You've made your point, others have made theirs. It isn't a running vs rowing argument, one being "better" than the other. If you don't want the discussion, what do you want out of this thread? Which could be an interesting one, given the winter is fast approaching, so runners are more open to the idea of cross training.
Mark, don't take this the wrong way, but I think you're getting a bit touchy on the whole issue of rowing. Unless I've missed it, I've yet to see a comment disagreeing with your belief that rowing offers a good alternative to running, but people are giving their reasons for not partaking .Also, people run for different reasons and may not have the slightest bit of interest in rowing improving their times/performance.
I believe that yoga would do me the world of good, but where I'm supposed to fit that into my current schedule God only knows...
Lilytoo- sounds like you enjoyed Amsterdam! GregCollins- nice work on the post ride run, it is quite a strange feeling in the legs.
My first run since Friday, feeling slightly fatigued after two cycle's and two gym sessions since then, but dug in for 45mins, just over 11km. Wind was energy sapping, my 10k split being nearer 41:00 than 40:00. Oddly, I now have a serious craving for eggybread. Quite the post run treat, no?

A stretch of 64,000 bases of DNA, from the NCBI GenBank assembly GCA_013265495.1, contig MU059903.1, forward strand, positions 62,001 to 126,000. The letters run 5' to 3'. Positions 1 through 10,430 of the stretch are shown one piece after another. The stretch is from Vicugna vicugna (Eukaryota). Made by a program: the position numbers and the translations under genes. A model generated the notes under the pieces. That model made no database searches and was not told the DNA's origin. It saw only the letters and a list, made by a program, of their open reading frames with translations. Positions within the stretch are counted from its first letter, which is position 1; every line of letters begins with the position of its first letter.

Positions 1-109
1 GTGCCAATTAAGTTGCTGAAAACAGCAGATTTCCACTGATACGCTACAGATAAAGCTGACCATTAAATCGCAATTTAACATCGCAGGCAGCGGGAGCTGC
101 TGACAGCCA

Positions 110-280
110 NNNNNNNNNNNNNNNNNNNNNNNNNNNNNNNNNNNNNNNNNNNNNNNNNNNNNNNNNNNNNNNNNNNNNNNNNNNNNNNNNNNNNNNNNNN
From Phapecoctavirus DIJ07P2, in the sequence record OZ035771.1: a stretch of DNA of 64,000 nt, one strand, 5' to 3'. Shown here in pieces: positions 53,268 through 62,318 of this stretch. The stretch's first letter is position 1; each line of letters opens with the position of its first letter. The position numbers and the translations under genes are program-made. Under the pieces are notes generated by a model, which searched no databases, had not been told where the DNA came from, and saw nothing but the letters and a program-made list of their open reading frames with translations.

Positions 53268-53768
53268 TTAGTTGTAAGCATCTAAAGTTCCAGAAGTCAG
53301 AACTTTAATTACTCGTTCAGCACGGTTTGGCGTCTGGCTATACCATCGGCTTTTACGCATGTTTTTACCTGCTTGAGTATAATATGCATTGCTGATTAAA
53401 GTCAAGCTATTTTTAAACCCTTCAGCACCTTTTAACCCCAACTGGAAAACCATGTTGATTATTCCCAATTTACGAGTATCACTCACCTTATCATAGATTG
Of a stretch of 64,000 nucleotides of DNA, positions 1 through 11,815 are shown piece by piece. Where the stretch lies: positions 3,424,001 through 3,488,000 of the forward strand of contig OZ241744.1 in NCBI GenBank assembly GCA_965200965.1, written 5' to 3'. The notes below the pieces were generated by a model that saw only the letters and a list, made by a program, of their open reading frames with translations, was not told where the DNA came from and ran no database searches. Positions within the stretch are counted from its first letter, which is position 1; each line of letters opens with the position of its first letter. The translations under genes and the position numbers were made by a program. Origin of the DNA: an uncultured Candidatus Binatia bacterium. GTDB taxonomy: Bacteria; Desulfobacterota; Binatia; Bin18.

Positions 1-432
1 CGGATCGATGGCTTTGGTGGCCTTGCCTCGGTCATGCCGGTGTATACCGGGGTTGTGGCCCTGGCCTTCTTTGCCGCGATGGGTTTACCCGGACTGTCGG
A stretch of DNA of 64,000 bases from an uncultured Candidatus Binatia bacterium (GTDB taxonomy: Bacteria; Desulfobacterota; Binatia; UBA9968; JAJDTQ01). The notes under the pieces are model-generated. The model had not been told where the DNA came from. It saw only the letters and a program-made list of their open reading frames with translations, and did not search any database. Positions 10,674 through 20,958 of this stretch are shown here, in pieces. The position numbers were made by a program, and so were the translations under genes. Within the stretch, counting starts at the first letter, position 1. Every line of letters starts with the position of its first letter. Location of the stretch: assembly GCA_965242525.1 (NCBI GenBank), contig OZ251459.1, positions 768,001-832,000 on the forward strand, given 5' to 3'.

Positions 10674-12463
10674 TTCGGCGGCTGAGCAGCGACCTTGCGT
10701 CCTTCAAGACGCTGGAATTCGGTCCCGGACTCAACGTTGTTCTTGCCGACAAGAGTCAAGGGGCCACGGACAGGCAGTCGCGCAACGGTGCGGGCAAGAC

*off to the kitchen, with half an eye on that imminent storm cloud. Smug.
This is the exact trouble with forums and forms of media, there is just too much "expert"information out there. With six marathons in your legs, you have more experience to form an opinion than most keyboard warriors...
Firstly, don't be too downbeat about your effort. In terms of diet, this is really where there is too much scaremongering about what is right and what is wrong. Balance is key, and enjoy a little treat now and again. You say you "fell apart" at mile 15, this would suggest you may have got your fueling strategy wrong on the day, whether it be lack of fluids, not taking a gel, or handful of jelly babies etc. What do you do in the long training runs that you may have not done on the day of the race?
Another reason could simply be running too fast, too soon, to replicate a 1:55 effort in the second half of the race would give you a 3:50, that is a massive chunk out of your target time. You can be flexible with your training, cycling is good, especially if you can extend that commute. Easy on the joints and a good way to help work on endurance.
Sure, many others will come on here and give their two cents worth, but you need to experiment, adapt and find what works for you. Good luck!
I think we can all benefit from a little bit of cross training, whether it be cycling, swimming, rowing, pilates, whatever... but find what works for you. If rowing has attributed to your sub 20mins 5k, then great, but who's to say you couldn't better that if you put your sole focus on running? As mentioned above, if the technique is wrong, rowing can cause problems and not everybody likes to be sweating their guts out in a gym.
As for the repetitive boredom syndrome that running might bring, that is the exact reason I don't row. Each to their own.